BBC viewers to witness Devon’s decaying hidden treasure

BBC viewers to witness Devon’s decaying hidden treasure
BBC viewers to witness Devon’s decaying hidden treasure

A much-loved National Trust property in Devon will feature in a new BBC series starting this month. Hidden Treasures of the National Trust starts on Friday, May 10, on BBC Two and BBC iPlayer at 9pm.

A la Ronde in Devon will be featured in the first program when the series returns to the BBC for a second run. The program will reveal new and compelling stories about the work going on behind the scenes of the National Trust to conserve incredible objects and properties and the passionate staff and volunteers who care for them.

Each episode explores a different central theme, linking the houses, their histories, and collections as they undergo conservation. From graceful Georgian homes that were platforms for political power, to houses that become display cases for the curious collections of their owners and properties designed as show-homes for the English country house idyll.


The six-part series will visit some of the National Trust’s best-known locations in the South West including Kingston Lacy in Dorset, Stourhead in Wiltshire, Killerton near Exeter and Saltram in Plymouth.

In the first program viewers will get to see the huge conservation project which is under way at A la Ronde. The crowning glory of the Parminters’ creation is the Shell Gallery, a single round room at the very top of the house, the walls of which are covered in more than 26,000 seashells.

But after over two centuries of wear and tear the gallery is in dire need of conserving. Now the huge task of piecing back together this nautical jigsaw falls to conservator Rachel Lawson and her team de ella, in time for the last surviving female owner of A La Ronde, and descendant of the Parminters, Ursula Tudor Perkins, to see the finished gallery .

Emma Mee, Project Manager at A la Ronde said, “Due to many years of decay, the Shell Gallery and Grotto Staircase were extremely fragile and access to these spaces is sadly not possible if we want to ensure its survival for the future, we are delighted that viewers will get to see behind the scenes of this fascinating place and the many challenges we face in caring for it.”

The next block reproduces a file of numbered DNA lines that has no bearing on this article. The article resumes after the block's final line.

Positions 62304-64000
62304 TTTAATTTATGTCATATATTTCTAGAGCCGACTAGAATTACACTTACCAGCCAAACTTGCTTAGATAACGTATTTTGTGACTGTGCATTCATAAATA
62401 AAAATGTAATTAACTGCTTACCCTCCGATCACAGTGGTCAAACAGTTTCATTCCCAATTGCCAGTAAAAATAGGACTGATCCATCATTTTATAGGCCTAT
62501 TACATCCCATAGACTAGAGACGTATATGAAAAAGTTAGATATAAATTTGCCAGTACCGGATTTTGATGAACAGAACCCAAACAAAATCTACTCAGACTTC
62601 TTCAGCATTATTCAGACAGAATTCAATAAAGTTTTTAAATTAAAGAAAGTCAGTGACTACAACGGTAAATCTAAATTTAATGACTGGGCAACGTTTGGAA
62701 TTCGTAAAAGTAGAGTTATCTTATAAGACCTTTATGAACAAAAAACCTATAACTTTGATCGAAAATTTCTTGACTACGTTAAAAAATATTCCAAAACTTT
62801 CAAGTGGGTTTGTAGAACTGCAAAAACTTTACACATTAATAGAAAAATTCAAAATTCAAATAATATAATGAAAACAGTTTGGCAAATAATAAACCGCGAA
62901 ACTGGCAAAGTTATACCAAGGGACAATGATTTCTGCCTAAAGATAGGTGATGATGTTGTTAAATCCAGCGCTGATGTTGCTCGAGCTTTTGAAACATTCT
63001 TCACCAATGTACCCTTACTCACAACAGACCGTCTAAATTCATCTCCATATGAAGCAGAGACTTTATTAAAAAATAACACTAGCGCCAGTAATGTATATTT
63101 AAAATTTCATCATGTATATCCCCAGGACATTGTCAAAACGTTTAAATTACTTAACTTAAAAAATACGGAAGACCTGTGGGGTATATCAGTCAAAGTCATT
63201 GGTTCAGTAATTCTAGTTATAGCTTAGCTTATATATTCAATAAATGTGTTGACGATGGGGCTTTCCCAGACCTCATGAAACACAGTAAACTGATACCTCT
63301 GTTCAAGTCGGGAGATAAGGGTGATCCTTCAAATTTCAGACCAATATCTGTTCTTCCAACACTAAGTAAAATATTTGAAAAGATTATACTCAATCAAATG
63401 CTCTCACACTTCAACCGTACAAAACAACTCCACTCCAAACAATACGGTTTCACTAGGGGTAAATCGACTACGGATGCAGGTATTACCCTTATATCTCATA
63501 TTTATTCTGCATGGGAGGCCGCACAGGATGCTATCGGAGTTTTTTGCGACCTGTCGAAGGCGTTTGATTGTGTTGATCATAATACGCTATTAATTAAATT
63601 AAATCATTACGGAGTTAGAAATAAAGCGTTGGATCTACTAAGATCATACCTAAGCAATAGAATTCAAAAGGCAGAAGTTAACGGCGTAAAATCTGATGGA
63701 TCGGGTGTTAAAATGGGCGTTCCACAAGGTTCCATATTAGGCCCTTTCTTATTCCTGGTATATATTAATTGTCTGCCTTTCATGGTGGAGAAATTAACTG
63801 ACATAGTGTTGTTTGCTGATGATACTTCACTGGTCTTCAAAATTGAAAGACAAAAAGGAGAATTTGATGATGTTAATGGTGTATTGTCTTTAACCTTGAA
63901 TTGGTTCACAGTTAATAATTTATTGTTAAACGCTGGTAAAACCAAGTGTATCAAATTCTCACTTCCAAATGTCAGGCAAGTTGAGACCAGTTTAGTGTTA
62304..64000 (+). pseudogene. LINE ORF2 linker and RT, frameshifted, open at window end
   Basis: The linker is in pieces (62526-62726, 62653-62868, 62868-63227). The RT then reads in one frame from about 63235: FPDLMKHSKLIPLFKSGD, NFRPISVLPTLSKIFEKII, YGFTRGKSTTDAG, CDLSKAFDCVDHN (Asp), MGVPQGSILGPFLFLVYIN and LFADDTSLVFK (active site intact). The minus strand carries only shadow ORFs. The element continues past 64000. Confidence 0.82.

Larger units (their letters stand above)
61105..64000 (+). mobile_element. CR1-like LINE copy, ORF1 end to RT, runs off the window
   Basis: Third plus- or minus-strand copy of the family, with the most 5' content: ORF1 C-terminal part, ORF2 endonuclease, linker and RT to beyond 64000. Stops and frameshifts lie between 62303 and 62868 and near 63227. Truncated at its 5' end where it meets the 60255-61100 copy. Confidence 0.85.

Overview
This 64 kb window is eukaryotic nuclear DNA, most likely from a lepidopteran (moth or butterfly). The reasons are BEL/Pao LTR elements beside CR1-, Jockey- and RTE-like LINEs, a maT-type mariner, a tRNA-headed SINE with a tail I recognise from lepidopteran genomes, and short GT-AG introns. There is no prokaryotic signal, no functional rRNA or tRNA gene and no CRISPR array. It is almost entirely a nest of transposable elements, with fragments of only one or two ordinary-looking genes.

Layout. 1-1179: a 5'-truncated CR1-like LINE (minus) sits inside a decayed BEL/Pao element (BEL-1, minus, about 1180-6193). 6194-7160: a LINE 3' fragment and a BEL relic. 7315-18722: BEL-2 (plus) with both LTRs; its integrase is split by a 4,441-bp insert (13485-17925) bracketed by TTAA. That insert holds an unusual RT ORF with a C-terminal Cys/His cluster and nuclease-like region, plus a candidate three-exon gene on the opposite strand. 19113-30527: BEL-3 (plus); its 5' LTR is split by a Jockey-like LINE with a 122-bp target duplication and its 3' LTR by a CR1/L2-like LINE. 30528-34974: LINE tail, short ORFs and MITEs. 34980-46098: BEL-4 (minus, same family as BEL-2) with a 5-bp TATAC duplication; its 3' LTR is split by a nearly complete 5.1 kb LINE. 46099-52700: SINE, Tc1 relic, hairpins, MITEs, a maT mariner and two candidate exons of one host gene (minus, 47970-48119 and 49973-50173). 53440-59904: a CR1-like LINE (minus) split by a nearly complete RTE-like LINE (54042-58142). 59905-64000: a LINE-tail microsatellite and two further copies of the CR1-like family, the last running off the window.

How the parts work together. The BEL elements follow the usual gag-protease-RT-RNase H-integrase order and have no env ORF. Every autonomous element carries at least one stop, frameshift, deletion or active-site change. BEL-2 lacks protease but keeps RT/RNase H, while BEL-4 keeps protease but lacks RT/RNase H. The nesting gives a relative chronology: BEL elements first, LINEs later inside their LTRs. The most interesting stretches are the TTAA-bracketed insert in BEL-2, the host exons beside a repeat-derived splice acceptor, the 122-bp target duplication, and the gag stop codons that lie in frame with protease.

Megan Berrisford, Collections and House Manager, Kingston Lacy said: “It was wonderful to be able to highlight the variety of collections projects we are carrying out every day – particularly our important repair of the picture rail in the Saloon which led to an exciting redisplay of the paintings, for the first time in 40 years.”

Alistair Pegg, BBC Arts commissioning editor, says: “I’m delighted to be delving behind the scenes once more at the National Trust, uncovering hidden histories of houses and their owners, secrets of the painstaking conservation carried out on beautiful objects and buildings, and the wonderful staff and volunteers who work, often unsung, across the country.”

Tarnya Cooper, Curatorial and Conservation Director at the National Trust, says: “History comes to life before you at National Trust properties. Across hundreds of sites we have well over a million objects, which tell fascinating stories of the generations of people who commissioned, made and loved them.

“Looking after such diverse objects and places takes dedicated teams of people as well as expert conservators, and we hope BBC viewers will enjoy learning more about them and their work on wonderful collections ranging from must-see paintings and furniture to books and textiles to amazing architectural features.”

Hidden Treasures of the National Trust starts on Friday, May 10, on BBC Two and BBC iPlayer at 9pm

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